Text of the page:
• Active managers seeking excess return in an expected static yield curve environment that is upward-sloping can use a buy-and-hold strategy to increase duration, roll down the yield curve, or use leverage via a carry trade in cash markets. Receive-fixed swaps and long futures positions replicate this exposure in the derivatives market.
  • Derivatives offer the opportunity to synthetically change exposure with a far smaller initial cash outlay than cash strategies but require managers to maintain sufficient cash or eligible securities to fulfill margin or collateral requirements.
  • Active fixed-income managers with a divergent rate level view increase duration exposure above a target if yields-to-maturity are expected to decline and reduce duration if expecting higher yields-to-maturity to minimize losses.
  • Yield curve steepeners seek to gain from a greater spread between short- and long-term yields-to-maturity by combining a “long” short-dated bond position with a “short” long-dated bond position, while a flattener involves sale of short-term bonds and purchase of long-term bonds.
  • Steepener and flattener strategies may be net duration neutral or net long or short duration depending upon a manager’s view of how the yield curve slope will change—that is, the relative contribution of short- and long-term yield-to-maturity changes to the expected yield curve slope change.
  • The butterfly strategy combining a long bullet with a short barbell portfolio (or vice versa) is commonly used to capitalize on expected yield curve shape changes.
  • Active managers capitalize on a view as to whether future realized interest rate volatility will be greater or less than implied volatility by purchasing or selling bonds with embedded options or by using stand-alone interest rate options.
  • Stand-alone interest rate put and call options are generally based upon a bond’s price, not yield-to-maturity.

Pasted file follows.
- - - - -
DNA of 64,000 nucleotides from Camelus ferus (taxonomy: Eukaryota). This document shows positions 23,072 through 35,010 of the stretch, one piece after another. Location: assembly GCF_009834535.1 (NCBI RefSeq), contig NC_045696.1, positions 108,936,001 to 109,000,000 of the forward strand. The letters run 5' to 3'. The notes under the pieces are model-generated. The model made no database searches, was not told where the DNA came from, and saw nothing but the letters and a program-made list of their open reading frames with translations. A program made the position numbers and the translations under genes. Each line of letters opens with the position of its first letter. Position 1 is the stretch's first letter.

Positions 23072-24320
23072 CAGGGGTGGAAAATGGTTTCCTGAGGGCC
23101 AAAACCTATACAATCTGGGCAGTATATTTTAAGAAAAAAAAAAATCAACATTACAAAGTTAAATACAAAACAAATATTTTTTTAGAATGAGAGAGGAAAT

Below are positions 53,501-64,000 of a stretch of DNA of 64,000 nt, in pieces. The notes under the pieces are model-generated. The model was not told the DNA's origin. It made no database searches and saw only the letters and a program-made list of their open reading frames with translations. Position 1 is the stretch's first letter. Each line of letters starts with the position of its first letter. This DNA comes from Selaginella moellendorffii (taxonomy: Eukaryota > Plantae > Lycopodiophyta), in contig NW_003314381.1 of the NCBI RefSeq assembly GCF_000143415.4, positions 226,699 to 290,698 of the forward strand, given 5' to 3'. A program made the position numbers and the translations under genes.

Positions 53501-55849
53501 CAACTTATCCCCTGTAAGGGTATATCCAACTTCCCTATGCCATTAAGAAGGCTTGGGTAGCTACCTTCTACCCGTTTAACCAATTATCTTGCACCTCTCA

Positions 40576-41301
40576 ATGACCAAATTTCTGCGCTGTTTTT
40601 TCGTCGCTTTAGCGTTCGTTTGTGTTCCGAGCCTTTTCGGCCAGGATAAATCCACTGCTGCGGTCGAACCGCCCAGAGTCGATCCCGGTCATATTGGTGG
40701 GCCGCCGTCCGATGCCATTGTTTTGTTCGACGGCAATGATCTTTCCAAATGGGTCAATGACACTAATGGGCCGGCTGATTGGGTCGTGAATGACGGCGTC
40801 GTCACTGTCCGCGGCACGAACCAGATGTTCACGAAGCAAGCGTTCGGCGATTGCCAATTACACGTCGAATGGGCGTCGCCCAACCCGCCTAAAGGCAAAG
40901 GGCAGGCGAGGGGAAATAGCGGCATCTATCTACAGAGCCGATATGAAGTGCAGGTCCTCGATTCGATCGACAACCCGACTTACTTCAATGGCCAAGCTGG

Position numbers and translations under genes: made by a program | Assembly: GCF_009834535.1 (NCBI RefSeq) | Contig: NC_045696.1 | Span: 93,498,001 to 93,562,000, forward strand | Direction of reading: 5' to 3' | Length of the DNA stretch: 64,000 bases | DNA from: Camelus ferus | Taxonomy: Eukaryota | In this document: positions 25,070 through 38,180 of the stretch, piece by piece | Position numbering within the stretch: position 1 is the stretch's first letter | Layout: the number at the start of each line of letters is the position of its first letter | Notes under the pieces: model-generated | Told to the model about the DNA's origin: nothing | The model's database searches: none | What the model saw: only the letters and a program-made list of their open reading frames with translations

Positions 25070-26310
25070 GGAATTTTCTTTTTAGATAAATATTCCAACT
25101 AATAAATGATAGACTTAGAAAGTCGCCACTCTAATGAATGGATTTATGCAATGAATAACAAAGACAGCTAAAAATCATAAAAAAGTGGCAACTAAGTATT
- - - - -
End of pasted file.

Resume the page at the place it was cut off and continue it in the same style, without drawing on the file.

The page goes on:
• Interest rate swaptions and options on bond futures are among the common tools used by active managers to alter portfolio duration and convexity subject to yield-to-maturity changes. An interest rate swaption involves the right to enter into an interest rate swap at a specific strike price in the future, while an option on a bond future involves the right, not the obligation, to buy or sell a futures contract.
  • Key rate durations can be used in active fixed-income management to identify a bond portfolio’s sensitivity to changes in the shape of the benchmark yield curve, allowing an active manager to quantify exposures along the curve.
  • Fixed-income managers engaged in active yield curve strategies across currencies measure excess return from active management in functional currency terms—that is, considering domestic currency returns on foreign currency assets within a portfolio.
  • Interest rate parity establishes the fundamental relationship between spot and forward exchange rates, with a higher-yielding currency trading at a forward discount and a lower-yielding currency trading at a premium.
  • Covered interest rate parity involves the use of a forward contract to lock in domestic currency proceeds, while uncovered interest rate parity suggests that over time, the returns on unhedged foreign currency exposure will be the same as on a domestic currency investment.
  • Active investors use the carry trade across currencies to take advantage of   divergence from interest rate parity by borrowing in a lower-yield currency and investing in a higher-yield currency.
  • A cross-currency swap enables investors to fully hedge the domestic currency value of cash flows associated with foreign currency bonds.
  • Active managers deviate from fully hedged foreign currency bond cash flows by entering overweight and underweight bond positions denominated in different currencies, often using an underweight position in one currency to fund an overweight position in another.
  • Investors evaluate the expected return on an active fixed-income portfolio strategy by combining coupon income and rolldown return with expected portfolio changes based on benchmark yield-to-maturity, credit, and currency value changes over the investment horizon.
  • Unexpected market changes or risks to portfolio value are frequently evaluated using scenario analysis.